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I am hoping to continue my masters in machine learning or data mining. So as a part of the process I am mailing to professors. I have a decent GPA and GRE score. I have research experience in these fields but no publication. I am not an extraordinary student but a motivated one. If any professor see my profile they may find it very ordinary. How can I ensure him that I will do my best. I know that knowing the research works of the professors will help you to get a professor's attention. Is it natural to grasp his research work completely? Though the track might be same, but the level of research is more deep than my previous experience. Is there any way to show him I am worthy?

I am not sure whether this type of question is appropriate for this forum. But hope that someone will enlighten me.

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    I don't feel its inappropriate. From a CS view, I think it would be interesting if you described a specific research topic you're interested in. If you can sell even an idea to a professor (as opposed to actually implementing said idea), it shows you understand what you're talking about and didn't just read his website or past works. – Compass Oct 14 '14 at 20:12
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    What professors are you emailing (in the department you've applied to? Potential thesis advisors? Potential research assistant job-givers?) and what is your relationship to them (haven't applied yet? Applied but not yet admitted? Admitted but not yet enrolled? Enrolled, but never met this professor? Current or former student in professor's course?) and what do you hope to gain by emailing them? – ff524 Oct 14 '14 at 20:25
  • I am emailing to potential thesis advisors and I have to ask them for research assistantship. I haven't still applied. Professors are very busy and they take few students. I thought early contact might help my chances. – Diptopol Dam Oct 15 '14 at 2:25
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    Read a recent paper (e.g., one authored by the professor you are planning to contact or one that is otherwise very closely related to their research interests). Then do a little bit of actual research. Think about the paper. Try to find something interesting and non-trivial that you can say or do about it. If unsuccessful, think harder and/or read another paper. Once successful, write the email and tell about what you have discovered. In general, give a concrete proof that you have got both interest and skills to work in the field. – Jukka Suomela Oct 15 '14 at 3:27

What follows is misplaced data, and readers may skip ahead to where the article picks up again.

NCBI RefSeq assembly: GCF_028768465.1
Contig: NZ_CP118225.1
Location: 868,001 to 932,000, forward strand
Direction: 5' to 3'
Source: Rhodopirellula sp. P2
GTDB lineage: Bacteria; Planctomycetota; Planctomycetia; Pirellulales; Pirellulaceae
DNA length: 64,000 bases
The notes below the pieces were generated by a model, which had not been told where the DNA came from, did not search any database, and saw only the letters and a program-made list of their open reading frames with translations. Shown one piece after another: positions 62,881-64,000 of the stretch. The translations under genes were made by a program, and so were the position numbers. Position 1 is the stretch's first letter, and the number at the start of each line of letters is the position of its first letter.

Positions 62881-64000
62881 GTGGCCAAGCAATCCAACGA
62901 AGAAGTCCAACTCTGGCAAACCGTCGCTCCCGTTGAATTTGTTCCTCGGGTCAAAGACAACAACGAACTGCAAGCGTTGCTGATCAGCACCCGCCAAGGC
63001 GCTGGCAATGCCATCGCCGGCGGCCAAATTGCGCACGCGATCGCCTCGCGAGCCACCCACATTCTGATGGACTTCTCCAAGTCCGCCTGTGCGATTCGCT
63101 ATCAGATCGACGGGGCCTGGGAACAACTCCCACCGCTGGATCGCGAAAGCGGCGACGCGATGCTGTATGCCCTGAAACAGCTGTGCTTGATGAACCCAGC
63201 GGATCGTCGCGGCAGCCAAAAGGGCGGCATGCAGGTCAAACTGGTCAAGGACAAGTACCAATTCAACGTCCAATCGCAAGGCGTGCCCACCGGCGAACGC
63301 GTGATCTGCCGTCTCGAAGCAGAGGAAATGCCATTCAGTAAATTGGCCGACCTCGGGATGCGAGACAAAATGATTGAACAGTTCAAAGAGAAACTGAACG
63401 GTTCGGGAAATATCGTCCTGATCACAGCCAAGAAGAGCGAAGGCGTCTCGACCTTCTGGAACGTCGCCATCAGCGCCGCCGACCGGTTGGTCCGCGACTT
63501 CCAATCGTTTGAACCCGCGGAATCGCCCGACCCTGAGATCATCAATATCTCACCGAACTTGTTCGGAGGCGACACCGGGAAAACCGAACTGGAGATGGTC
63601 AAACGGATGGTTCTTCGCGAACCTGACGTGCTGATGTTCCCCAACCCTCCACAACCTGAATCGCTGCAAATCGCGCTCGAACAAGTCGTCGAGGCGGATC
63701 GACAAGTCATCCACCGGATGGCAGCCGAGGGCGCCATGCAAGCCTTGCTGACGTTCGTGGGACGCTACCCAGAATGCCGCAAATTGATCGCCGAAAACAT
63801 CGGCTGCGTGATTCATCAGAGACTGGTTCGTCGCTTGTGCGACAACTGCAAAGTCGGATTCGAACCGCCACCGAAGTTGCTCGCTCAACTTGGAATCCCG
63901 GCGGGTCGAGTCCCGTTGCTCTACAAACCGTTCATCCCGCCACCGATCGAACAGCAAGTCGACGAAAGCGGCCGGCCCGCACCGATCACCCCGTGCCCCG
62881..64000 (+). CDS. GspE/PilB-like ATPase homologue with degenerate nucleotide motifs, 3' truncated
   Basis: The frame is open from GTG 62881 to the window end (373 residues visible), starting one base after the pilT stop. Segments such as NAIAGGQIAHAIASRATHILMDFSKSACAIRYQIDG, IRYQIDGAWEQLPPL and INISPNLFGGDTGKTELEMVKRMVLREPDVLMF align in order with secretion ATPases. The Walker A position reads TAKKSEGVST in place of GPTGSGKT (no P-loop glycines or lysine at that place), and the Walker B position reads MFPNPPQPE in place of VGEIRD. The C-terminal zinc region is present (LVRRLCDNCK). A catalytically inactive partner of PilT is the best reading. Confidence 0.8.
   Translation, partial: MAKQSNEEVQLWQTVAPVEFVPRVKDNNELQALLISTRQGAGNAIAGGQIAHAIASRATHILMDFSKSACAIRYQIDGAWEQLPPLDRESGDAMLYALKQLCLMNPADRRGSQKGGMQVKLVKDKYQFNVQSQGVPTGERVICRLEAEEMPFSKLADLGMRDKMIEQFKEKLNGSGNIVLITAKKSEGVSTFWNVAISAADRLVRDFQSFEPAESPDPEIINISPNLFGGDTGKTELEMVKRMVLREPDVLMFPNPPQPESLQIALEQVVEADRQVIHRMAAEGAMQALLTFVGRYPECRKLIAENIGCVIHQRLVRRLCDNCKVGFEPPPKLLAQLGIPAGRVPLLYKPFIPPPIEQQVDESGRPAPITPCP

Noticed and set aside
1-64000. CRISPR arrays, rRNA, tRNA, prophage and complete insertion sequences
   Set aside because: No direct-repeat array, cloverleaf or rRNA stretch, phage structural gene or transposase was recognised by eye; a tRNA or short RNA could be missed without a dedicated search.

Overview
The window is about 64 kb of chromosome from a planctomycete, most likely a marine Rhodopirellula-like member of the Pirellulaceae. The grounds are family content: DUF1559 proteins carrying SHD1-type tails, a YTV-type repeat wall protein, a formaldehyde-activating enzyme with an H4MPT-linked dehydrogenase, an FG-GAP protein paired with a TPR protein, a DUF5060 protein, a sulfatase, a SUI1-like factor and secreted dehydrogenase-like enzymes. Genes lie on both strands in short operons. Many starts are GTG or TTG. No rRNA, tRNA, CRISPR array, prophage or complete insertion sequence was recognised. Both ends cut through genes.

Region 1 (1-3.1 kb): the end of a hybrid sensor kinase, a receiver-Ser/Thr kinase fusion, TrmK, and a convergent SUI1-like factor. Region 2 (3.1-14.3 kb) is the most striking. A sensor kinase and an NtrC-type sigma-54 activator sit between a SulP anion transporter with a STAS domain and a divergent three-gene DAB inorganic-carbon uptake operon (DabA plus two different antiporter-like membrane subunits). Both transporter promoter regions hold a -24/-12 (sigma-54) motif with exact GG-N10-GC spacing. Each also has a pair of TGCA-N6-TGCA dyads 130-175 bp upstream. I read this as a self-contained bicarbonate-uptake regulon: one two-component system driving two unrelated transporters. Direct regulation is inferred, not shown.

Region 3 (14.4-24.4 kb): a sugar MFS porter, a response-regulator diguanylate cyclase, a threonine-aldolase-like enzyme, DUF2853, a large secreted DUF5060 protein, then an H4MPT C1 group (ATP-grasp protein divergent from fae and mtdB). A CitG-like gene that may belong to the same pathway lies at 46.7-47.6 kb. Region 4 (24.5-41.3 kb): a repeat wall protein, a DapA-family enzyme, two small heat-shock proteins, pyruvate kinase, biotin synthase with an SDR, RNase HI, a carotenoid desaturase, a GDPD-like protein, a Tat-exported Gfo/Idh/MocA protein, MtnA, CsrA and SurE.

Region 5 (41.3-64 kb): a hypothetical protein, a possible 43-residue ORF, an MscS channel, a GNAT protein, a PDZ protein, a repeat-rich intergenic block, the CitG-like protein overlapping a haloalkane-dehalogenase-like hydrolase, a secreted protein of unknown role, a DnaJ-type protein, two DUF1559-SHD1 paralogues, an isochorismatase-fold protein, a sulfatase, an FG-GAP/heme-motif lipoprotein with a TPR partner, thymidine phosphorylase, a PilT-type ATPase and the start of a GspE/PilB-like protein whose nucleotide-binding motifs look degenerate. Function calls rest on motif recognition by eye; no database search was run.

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    If any professor see my profile they may find it very ordinary. How can I ensure him that I will do my best. — I hate to be the bearer of bad news, but by far the most effective way to impress potential advisors is to have an impressive application. Motivation is not enough. We need to see evidence that your motivation leads to good results. – JeffE Oct 15 '14 at 11:43
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Another way to get the attention of the professor is a recommendation email or phone call from your bachelor advisor. This shows you're so worthy for your advisor that he takes time to recommend you.

Note: In case the professor does not already know you, it might be somewhat hard to get his/her attention just by mail as they receive a number of such mails every day.

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To summarize some other advice, attend weekly departmental seminars and ask questions (during or after) the presentation. These meetings are designed to inspire, and you need not be an official student to attend.

Professors really like what they do, and it is flattering when students ask honest questions about their research. Taking the initiative to attend another department's seminar and being inquisitive will raise your status from ordinary student to extraordinary student. Finally, befriending a faculty is a huge step towards acceptance into any graduate department.

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  • In does not make sense. OP is clearly stating that the contact is by mail (as in most cases). He might even not be in the same continent. This surely work within own faculty but if you're planning to move there's no way this can help. – Matias Andina Jul 22 '15 at 21:00
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When applying to graduate school, I read two recent papers of every professor I wanted to work with. Of course, I only picked professors that were interesting to me. Then, I read those two papers thoroughly (which, in itself requires some explanation; basically, produce a one page precis containing a summary, the weak points, and possible extensions) and emailed the professors with questions on it, both clarification and analytical.

If you want to grab a professor's attention, show him that you're a student who is thinking along similar lines, who is competent, and will require little energy to motivate and train. The demonstration of a synergistic relationship is important. Ultimately, that's not only what professors should want out of students, but what students should want out of the professor. Entering into an advisor-advisee relationship is a serious commitment and personality clashes make that difficult.

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